An Iraq specimen note that was printed in India during the Second World War is expected to fetch at least £70,000 when it is offered at Noonans
Mayfair on the first day of a two-day sale of World Banknotes on Wednesday, November 29, 2023.
Described by Andrew Pattison, Head of Banknote Department at Noonans: As most exciting banknote to come to market anywhere in the world this year, the Iraq 100 Fils specimen was printed by the Nasik Press in India during the Second World War and given to the Director- General of Finance, Abraham Elkabir.
He continues: It is an almost mythical banknote; it has never been offered at auction before and is unlikely to ever come up again. The note issued for a matter of weeks and only a single low-grade example is believed to have survived. For dedicated collectors of Iraq, this auction represents the only chance to complete the Iraq series once and for all.
The specimen 100 Fils dating from 1941 with the serial number O/00 000000 is decorated with a portrait of King Faisal II as a baby at right carries an estimate of £50,000-£70,000 [lot 499], while a specimen 50 Fils from 1944 with the serial number A000000 and a portrait of King Fasial II as a baby is expected to fetch £30,000-£40,000 [lot 500]. They are being sold by a descendant of the original recipient, who is still named Elkabir.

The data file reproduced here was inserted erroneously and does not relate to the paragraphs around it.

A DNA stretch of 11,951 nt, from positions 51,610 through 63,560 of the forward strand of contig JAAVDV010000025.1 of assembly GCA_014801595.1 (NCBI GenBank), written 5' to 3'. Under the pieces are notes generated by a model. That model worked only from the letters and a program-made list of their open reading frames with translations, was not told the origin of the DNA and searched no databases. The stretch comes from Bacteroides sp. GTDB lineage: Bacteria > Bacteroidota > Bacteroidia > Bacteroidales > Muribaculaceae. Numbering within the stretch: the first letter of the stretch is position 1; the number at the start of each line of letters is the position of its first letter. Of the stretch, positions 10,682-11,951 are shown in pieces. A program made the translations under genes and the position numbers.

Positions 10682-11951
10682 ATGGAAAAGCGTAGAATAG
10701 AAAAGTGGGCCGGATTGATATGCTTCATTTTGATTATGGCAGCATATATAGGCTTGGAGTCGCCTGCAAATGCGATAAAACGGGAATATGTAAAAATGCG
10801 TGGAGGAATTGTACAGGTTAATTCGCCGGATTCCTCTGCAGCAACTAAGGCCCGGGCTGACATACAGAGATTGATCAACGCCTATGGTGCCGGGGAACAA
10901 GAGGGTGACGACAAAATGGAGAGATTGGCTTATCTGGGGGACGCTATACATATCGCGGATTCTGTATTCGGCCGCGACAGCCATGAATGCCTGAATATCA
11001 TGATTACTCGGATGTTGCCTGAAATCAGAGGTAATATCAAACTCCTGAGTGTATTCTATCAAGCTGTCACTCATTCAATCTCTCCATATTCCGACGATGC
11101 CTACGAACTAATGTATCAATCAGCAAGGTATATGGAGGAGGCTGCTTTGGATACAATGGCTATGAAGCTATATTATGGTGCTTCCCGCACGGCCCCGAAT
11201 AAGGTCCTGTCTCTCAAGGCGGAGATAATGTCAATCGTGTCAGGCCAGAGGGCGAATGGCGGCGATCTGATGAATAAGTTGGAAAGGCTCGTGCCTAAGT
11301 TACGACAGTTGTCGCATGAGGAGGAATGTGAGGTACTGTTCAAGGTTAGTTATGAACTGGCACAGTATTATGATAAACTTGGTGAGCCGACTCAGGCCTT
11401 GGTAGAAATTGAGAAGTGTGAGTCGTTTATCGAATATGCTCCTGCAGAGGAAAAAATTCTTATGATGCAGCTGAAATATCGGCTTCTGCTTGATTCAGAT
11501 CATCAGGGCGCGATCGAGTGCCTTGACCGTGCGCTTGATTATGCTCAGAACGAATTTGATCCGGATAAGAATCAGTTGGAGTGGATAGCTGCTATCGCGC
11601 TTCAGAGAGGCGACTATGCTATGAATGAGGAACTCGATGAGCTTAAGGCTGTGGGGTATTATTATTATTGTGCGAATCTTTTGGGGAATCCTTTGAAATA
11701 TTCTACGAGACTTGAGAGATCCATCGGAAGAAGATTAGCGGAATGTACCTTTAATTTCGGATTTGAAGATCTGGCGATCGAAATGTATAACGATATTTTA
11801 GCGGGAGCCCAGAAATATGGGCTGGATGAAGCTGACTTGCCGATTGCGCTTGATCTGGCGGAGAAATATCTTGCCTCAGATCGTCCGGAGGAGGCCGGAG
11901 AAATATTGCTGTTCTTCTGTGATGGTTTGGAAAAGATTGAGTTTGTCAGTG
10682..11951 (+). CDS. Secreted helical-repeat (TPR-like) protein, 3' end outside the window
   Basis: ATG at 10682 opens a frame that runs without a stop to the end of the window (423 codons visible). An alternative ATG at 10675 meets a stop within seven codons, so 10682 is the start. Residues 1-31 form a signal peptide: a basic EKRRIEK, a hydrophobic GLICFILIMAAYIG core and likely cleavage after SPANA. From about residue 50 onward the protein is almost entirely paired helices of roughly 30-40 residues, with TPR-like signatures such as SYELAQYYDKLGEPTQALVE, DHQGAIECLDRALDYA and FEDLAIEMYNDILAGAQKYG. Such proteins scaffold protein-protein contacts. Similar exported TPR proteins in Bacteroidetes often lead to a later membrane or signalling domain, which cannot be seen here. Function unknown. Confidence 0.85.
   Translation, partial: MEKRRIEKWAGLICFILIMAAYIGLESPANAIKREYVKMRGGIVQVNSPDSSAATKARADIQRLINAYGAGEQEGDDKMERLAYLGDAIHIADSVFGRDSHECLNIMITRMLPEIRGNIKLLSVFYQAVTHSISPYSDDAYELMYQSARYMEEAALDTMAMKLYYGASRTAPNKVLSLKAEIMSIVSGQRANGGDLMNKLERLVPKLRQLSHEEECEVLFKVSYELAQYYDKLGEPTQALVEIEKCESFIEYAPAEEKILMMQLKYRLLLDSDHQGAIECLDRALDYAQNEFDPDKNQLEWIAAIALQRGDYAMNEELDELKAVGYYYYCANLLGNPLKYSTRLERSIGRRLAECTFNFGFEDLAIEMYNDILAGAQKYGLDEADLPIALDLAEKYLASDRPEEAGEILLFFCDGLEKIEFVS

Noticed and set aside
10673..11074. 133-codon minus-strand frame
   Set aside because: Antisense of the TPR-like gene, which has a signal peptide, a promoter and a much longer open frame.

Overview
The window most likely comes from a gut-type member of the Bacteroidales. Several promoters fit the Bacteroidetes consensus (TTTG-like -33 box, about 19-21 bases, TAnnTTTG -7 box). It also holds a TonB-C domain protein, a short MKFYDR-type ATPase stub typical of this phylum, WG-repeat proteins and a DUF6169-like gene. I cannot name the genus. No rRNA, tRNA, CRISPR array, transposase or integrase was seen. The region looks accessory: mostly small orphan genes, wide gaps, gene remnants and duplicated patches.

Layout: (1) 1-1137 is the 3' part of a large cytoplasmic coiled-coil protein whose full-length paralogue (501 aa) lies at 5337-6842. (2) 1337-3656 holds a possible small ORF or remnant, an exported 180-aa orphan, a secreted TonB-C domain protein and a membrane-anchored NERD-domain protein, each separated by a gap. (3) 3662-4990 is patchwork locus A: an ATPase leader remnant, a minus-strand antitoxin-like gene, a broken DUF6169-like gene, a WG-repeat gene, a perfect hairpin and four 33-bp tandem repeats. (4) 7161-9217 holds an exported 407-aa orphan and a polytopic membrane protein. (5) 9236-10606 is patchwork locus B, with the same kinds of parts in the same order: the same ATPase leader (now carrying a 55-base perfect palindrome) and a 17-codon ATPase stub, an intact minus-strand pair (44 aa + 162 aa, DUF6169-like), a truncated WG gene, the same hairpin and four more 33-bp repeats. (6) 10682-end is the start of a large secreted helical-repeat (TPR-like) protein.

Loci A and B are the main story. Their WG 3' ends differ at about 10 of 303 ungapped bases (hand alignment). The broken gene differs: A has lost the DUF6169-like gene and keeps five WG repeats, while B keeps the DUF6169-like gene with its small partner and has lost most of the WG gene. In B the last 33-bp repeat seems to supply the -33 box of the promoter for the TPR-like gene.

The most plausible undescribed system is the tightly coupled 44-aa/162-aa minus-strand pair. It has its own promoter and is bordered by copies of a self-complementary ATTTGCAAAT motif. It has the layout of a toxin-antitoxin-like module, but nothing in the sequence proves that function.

The sale will also include the first major part of the Peter Holland Collection, which is a superb group of world notes from China, Hyderabad, Ceylon, and Sweden, as well South Africa. Many of these notes have not appeared in auction anywhere for well over a decade.
Included will be the highest denomination Swedish note ever produced and only a handful survive. From the Sveriges Riksbank in Sweden, the 10,000 Kronor note dates from 1939 and carries an estimate of £10,000-£14,000 [lot 907].
As Andrew Pattison explains: When this note was issued, it was worth the equivalent of four kilograms of solid gold and would easily have purchased an average house. It is believed that only a single example of this note exists in private hands in uncancelled form, so this is likely the only way a collector will be able to acquire an example of this, possibly the rarest 20th- century Swedish banknote.
Also from the Holland Collection is a unique copy of a 5 Rupee note issued in 1881 in Ceylon (Sri-Lanka) by a British Bank, the Oriental Bank Corporation and is estimated to fetch £6,000-£8,000 [lot 247].
Mr Pattison notes: This note was issued in a very small mountainous region called Haldemulle (now Haldummulla) and is in a remarkable state of preservation. Notes like this were issued in tiny quantities and for only very short periods of time, so we believe this may be the only surviving example and will probably never appear on the market again.